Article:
Today was a day of setbacks.
I was supposed to run a 5k race today, but became very ill last night and chose not to attempt the run having had limited sleep from a terrible overnight.
I am not one who handles setbacks well. Even when there is a legitimate reason, I do not forgive myself easily for failing at something–anything. And though I am very self-aware about this, and know exactly how it affects me, still I have struggled for all of today to shake the awful feeling of having failed, either by choice or circumstance.
Thankfully, our family didn’t have much on the agenda today, and I had a very relaxing afternoon. We went for a walk together tonight, though, and while it was pleasant, I became very irritated with my son for failing to listen to me when we returned home. I was short with him and didn’t handle it very well–another setback.
As much as I would like to say otherwise, I encounter such setbacks regularly. As I thought about how my leadership is reflected in how I address them, I came to a few conclusions:
First, I have extremely high expectations of myself and of others, some of which I fail to communicate effectively. When this happens, it seems to the other party that my expectations have come from nowhere, because I have not done well to prepare them for what should be done. This was the case, in part, with my son when we returned from our walk.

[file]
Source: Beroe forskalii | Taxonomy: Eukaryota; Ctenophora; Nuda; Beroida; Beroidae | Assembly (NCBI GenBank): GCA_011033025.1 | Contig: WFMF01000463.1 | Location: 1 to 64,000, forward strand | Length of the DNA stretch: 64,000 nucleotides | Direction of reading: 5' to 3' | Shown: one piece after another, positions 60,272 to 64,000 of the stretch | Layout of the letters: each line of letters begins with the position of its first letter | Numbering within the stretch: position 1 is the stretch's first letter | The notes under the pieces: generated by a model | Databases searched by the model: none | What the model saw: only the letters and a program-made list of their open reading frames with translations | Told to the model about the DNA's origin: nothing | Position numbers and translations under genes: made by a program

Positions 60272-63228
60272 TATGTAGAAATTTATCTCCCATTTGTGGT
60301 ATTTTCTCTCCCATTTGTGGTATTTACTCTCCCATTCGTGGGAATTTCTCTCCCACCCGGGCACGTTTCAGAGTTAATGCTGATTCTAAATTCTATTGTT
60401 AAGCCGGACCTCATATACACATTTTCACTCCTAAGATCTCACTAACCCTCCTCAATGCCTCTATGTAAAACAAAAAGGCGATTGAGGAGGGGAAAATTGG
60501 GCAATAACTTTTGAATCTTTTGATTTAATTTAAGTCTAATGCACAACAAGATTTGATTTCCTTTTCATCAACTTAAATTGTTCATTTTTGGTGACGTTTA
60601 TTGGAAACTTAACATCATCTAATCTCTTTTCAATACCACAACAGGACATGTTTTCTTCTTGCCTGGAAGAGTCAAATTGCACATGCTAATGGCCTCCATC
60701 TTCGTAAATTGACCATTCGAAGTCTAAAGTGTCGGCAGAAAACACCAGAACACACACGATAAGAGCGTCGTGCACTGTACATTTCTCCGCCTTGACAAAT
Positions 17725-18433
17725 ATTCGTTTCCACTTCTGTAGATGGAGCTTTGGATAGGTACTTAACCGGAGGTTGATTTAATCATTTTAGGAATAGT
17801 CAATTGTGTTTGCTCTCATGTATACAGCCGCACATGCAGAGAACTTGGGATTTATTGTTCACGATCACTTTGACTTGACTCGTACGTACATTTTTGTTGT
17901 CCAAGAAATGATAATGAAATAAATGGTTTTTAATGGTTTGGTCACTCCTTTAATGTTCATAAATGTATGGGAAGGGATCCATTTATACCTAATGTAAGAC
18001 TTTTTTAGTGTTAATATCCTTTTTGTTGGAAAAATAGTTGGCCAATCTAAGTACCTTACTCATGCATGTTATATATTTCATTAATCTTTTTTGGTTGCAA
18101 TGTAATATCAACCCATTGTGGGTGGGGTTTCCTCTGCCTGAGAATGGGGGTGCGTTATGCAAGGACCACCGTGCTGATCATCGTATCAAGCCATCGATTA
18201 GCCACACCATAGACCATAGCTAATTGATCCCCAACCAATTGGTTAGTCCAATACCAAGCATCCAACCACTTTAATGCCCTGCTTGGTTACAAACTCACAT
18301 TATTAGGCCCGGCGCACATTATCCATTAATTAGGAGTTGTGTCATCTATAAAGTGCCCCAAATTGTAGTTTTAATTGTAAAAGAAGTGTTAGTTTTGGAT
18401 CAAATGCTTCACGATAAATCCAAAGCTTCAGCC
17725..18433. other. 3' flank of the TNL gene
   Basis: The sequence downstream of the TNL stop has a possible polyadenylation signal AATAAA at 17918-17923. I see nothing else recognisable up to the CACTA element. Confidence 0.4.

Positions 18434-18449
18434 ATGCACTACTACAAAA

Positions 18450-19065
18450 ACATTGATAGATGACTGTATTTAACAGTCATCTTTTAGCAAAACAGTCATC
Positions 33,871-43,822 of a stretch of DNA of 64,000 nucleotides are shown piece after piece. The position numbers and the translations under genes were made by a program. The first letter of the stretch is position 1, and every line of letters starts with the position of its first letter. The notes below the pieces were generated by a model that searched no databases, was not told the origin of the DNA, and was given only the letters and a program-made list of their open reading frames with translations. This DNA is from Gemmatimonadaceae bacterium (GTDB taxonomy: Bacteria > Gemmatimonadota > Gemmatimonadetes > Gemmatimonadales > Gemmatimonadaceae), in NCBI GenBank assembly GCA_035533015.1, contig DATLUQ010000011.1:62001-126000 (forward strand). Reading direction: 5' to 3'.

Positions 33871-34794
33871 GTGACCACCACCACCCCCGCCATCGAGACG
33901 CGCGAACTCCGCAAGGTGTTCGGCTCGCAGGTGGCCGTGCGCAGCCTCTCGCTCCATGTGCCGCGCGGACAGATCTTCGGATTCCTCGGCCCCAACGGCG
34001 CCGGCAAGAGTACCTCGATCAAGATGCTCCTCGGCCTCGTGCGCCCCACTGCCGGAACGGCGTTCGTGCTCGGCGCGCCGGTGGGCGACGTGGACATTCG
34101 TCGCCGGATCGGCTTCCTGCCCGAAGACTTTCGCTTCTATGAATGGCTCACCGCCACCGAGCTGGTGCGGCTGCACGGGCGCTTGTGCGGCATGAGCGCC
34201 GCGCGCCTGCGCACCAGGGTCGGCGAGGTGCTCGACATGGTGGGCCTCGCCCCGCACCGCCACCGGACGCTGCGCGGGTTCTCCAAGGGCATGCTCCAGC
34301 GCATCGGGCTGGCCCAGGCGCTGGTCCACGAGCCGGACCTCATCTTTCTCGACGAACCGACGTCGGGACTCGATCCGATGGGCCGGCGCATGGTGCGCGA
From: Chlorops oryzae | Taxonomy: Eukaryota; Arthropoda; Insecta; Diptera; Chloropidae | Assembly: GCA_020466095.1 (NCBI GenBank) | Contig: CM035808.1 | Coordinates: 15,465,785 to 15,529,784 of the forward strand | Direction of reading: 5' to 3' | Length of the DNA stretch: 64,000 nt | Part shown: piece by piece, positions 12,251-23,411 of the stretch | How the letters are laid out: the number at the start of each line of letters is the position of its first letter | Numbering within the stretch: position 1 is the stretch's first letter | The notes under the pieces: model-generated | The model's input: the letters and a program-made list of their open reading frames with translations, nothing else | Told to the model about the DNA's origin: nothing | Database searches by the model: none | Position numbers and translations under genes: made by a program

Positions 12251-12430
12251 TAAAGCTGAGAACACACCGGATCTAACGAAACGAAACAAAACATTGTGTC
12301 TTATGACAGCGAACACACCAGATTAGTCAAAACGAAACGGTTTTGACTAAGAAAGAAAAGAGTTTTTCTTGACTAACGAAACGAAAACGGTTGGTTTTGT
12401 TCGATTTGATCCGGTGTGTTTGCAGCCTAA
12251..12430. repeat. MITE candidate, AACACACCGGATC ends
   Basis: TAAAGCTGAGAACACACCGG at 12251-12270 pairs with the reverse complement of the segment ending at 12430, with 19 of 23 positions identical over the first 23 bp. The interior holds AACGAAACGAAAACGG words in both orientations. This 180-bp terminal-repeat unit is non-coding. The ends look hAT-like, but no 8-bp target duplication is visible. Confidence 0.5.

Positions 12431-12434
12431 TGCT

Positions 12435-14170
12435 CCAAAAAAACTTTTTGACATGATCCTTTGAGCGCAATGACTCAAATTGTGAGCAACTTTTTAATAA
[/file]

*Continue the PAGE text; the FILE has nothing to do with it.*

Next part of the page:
Second, my expectations of myself lead me to internalize setbacks. I always think first about what I could have done differently. I put little stock in what the outside world thinks of my setback, but my own microscopic lens on myself can be crippling if I do not focus it properly.
Third, the way I do this (especially as it pertains to a specific goal or accomplishment) is to ensure I overcome, or that I can achieve a better outcome, or make another attempt in short order. In terms of the race I was set to run today, I regret having missed it, but I am signed up for another in just 3 weeks’ time, so it will not be long before I have a chance to redeem myself.
Finally, I think about how I might have been leaving something “on the table” in terms of my previous attempts. For example, maybe I should be thinking about running a 10k instead of a 5k, and perhaps the setback I had these last 24 hours is just the impetus I need to do and become more, not less.
I have learned more in my life from my successes than my setbacks, but I am determined as a leader to use both to become better.